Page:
Cómo Starbucks me salvó la vida: historia de un hombre que lo tuvo todo y aprendió a vivir sin nada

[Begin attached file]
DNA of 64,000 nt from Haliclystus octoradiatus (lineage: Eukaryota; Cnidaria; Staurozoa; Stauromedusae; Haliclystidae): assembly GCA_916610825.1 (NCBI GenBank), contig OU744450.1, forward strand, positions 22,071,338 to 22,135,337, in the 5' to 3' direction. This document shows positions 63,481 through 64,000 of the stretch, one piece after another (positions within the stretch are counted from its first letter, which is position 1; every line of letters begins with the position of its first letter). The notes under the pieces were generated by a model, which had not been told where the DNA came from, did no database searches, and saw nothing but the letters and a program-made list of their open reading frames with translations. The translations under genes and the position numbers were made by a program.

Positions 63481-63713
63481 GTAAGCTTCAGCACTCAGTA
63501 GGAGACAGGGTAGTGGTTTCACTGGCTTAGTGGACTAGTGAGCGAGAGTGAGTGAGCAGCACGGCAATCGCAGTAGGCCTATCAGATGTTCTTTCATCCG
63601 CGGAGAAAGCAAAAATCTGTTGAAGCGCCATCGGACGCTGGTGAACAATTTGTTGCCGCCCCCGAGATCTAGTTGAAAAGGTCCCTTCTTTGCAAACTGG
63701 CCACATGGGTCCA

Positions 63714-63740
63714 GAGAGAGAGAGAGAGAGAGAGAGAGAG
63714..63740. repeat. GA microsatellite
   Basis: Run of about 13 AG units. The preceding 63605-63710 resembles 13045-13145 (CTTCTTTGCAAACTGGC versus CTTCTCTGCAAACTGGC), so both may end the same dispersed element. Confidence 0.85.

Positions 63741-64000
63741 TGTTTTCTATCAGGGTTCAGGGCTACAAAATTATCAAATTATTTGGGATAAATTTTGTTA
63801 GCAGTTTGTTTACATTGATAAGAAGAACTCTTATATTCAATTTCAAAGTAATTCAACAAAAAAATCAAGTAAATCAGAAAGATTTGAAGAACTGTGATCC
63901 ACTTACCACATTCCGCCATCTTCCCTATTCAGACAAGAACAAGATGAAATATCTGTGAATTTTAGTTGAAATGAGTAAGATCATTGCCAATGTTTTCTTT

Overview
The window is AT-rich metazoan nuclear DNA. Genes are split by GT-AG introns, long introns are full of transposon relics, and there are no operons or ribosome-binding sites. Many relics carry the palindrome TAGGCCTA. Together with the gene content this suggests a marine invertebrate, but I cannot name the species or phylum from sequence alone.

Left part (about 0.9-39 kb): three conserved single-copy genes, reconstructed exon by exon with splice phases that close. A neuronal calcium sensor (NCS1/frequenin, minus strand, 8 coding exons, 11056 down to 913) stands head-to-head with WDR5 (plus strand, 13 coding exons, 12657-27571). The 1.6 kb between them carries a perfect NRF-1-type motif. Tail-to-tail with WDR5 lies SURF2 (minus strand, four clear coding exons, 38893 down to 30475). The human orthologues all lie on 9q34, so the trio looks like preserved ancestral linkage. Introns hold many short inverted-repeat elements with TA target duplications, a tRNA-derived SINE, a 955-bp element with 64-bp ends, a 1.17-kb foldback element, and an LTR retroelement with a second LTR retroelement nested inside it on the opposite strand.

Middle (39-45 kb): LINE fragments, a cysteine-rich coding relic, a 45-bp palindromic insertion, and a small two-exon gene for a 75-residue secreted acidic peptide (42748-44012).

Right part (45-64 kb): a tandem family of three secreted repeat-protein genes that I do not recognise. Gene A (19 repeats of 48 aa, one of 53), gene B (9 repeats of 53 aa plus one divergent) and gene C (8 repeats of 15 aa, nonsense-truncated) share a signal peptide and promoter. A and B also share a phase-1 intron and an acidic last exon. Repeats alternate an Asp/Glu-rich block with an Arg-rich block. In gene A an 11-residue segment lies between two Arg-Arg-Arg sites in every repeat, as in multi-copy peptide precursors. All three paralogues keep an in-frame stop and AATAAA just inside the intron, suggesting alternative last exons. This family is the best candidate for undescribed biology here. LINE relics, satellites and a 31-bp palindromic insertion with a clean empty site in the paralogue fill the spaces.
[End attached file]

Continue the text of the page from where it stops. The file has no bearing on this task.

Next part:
The son of New Yorker writer Brendan Gill grew up meeting the likes of Ezra Pound and Ernest Hemingway. A Yale education led to a job at prestigious J. Walter Thompson Advertising. But at 63, the younger Gill's sweet life has gone sour. Long fired from JWT, his own business is collapsing and an ill-advised affair has resulted in a new son and a divorce. At this low point, and in need of health insurance for a just diagnosed brain tumor, Gill fills out an application for Starbucks and is assigned to the store on 93rd and Broadway in New York City, staffed primarily by African-Americans. Working as a barista, Gill, who is white, gets an education in race relations and the life of a working class Joe . Gill certainly has a story to tell, but his narrative is flooded with saccharine flashbacks, when it could have detailed how his very different, much younger colleagues, especially his endearing 28-year-old manager, Crystal Thompson, came to accept him. The book reads too much like an employee handbook, as Gill details his duties or explains how the company chooses its coffee. Gill's devotion to the superchain has obviously changed his life for the better, but that same devotion makes for a repetitive, unsatisfying read. Photos not seen by PW. (Sept.) Reed Business Information
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